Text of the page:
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The novel coronavirus, also known as COVID-19, is tearing up supply chains across the globe.

We’ve already seen the consequences in China, where supply chains are slow to recover. Hubei province’s lockdown is already hurting electronic, medical and automotive suppliers that depended on both finished parts and individual components.

But as the virus starts to spread, we’re seeing further impact in areas that weren’t part of the initial infection. The list of infected countries is growing. Asian countries that were picking up slack in production are now starting to see their first casualties, and they’re already working to stop the effects. Banks across Southeast Asia are slashing interest rates and manufacturers are dipping into reserve stocks to fill orders.

First China, Then Everyone Else

If there’s one thing the coronavirus outbreak has pointed out, it’s how dependent everyone is on China. Southeast Asian countries are dealing with decreased tourism, but that’s not the end of it.

Companies in South Korea have had to resort to flying parts in at times instead of trucking them overland because of transportation lockdowns. Vietnam has seen big slowdowns in manufacturing because of how much commerce flows across their border with China.

That’s to say nothing of the United States and Europe. Europe has been somewhat insulated to this point because of where the infection started, but it’s starting to see its own consequences. There are restrictive measures being put in place that will slow down production there too.

The United States has had its own issues, with Apple’s supply chain still sitting at 20 percent of normal and many other manufacturers (especially automotive) being significantly impacted.

Many businesses in areas affected by the virus are shutting down productions and sending people home. Fiat Chrysler and Hyundai are among automobile manufacturers who are sending people home, partly for virus risk but also because of part availability.

Companies around the world have prioritized cost over resilience when it comes to their supply chain, and because of that we’re seeing some of the issues we have now. The trend of supply chain diversification that started around the time of American tariffs on China is likely to accelerate.

Not immediately, of course — most people have their hands full just trying to stay in business with this sort of disruption. But when the world gets back to more stable footing there will be plenty of opportunity for those who can fill it.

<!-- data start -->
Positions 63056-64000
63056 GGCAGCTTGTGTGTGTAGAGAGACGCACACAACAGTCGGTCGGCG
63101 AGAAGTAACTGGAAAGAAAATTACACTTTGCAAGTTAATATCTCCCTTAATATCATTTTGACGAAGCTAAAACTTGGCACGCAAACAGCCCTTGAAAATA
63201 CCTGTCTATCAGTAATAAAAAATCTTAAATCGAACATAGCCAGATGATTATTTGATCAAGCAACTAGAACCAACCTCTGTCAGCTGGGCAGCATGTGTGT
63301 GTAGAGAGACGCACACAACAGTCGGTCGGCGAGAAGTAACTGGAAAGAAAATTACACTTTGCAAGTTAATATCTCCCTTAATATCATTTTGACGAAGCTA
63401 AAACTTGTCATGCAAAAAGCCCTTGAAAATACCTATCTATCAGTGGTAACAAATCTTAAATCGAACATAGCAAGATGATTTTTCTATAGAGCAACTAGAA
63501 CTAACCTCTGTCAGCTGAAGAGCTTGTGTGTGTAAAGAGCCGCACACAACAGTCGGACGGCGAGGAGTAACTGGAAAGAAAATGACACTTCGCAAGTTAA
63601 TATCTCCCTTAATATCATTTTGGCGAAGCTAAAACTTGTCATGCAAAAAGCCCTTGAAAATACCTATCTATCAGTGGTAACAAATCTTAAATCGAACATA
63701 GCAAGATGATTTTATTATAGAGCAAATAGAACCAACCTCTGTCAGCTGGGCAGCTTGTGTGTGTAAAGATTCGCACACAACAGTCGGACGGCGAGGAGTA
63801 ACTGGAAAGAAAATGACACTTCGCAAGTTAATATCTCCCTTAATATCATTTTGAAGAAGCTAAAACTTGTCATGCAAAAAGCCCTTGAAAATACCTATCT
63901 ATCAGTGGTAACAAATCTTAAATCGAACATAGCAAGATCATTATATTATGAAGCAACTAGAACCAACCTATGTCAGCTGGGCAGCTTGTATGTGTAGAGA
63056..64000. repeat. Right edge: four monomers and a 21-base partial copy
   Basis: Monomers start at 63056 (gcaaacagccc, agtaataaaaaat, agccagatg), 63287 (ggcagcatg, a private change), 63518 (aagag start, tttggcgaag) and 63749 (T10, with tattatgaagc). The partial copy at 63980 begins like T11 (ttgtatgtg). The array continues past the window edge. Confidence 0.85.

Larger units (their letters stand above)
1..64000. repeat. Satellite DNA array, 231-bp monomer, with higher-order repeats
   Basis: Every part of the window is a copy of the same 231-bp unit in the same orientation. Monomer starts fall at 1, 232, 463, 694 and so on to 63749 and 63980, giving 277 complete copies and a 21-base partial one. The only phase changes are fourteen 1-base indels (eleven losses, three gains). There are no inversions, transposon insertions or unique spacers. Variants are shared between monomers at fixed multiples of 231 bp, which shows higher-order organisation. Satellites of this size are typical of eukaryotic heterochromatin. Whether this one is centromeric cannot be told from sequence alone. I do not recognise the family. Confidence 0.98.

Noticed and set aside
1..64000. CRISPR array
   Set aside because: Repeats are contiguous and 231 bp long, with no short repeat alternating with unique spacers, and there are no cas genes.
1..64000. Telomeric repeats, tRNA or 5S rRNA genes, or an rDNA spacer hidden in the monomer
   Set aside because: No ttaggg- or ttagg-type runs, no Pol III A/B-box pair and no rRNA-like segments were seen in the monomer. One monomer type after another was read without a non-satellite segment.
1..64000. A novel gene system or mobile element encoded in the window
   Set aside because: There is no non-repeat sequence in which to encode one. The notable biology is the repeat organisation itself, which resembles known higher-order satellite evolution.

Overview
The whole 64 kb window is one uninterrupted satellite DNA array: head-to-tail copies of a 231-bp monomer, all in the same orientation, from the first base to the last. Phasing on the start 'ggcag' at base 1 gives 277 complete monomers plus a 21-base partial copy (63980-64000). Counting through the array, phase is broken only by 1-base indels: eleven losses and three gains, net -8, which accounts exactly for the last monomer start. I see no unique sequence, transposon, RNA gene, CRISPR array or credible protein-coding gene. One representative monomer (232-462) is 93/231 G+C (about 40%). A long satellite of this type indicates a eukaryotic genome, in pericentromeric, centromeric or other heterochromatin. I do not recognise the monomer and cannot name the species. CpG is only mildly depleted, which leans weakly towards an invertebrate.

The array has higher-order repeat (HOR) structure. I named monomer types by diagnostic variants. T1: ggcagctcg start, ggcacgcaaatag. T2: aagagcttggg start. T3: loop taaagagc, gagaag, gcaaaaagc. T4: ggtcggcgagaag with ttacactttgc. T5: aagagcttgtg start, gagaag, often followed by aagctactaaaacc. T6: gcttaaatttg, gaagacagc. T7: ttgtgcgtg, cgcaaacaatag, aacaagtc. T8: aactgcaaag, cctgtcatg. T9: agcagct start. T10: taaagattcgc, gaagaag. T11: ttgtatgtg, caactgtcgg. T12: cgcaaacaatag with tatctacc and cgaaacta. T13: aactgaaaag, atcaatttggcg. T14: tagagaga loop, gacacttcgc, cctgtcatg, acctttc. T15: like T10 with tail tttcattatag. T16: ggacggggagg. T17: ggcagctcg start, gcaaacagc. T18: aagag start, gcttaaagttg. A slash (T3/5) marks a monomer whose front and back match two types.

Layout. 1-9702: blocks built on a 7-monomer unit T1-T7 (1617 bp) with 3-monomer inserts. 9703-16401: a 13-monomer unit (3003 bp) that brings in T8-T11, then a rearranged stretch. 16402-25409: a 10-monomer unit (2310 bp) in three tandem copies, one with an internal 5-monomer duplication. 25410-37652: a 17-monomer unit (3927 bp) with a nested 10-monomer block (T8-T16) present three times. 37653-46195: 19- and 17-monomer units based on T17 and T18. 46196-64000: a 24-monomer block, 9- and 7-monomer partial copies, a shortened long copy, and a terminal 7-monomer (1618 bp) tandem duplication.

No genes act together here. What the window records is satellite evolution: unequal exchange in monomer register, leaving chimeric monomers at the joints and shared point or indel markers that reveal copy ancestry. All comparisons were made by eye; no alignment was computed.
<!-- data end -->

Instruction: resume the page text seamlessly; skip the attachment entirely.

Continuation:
That’s not likely to be immediate, though. The Chinese hope to stop the spread of coronavirus with internal lockdowns on travel and sending people home, but it’s going to be difficult.

Your supply chain could be affected without you even knowing it.

In the 2011 Sendai earthquake in Japan many manufacturers were caught off guard when they were affected by shortages because they weren’t aware of their upstream suppliers. Sendai made a lot of companies realize how dependent they were on supplies from Hitachi, which produced 60 percent of the world’s automotive airflow sensors.

If you don’t know who your upstream suppliers are, you’re likely more exposed to the coronavirus shock than you think. Map out your suppliers, including alternate sources that aren’t the first resort. Then when events like the coronavirus outbreak happen you’re able to react quickly.

Getting Beyond the Supply Chain

The supply chain breakdown is only one part of the picture. There are direct effects with factory shutdowns, transportation cordons and supply shortages. But there are also indirect consequences with consumer behavior and confidence.

Companies have based supply chains on the idea that there’s a free flow of goods and services from one country to another. But multiple shocks including Brexit, coronavirus and increasing trade protectionism and tariffs have hurt that fundamental assumption.

We might see an uptick in local sources and multiple sources. There are extra costs associated with both of these options, but in the cases of this kind of supply chain shock it might insulate companies from the kind of risk they’re seeing now.

There are definitely consequences coming for the global markets, but it looks like only a short-term bear market, not a full recession. Most market shocks due to illness follow a fairly V-shaped graph and bounce back well. Supply chains may take longer than markets, though.

Coronavirus has already spread to a good chunk of the world, and even if the death rate is fairly low the infection rate is high. What we might see as the spread continues is companies preemptively shutting down production capacity. Many suppliers have between 3 and 6 months of reserve capacity, but not all. And in lower-margin businesses, it may not be profitable to ship product.

The Recovery Timeline

We’re not through the worst of the coronavirus yet. We may not be for a while. If some of the smaller outbreaks turn into larger issues we might see even farther-reaching consequences than what we’ve already seen.

The chief area of concern for everyone has been China, but if the United States and Europe see significant infection it might get worse before it gets better. We’ve been on top of the coronavirus from the beginning.

Keep an eye on the news and watch the Sourcify blog to see what’s coming …

We’ll keep you posted.

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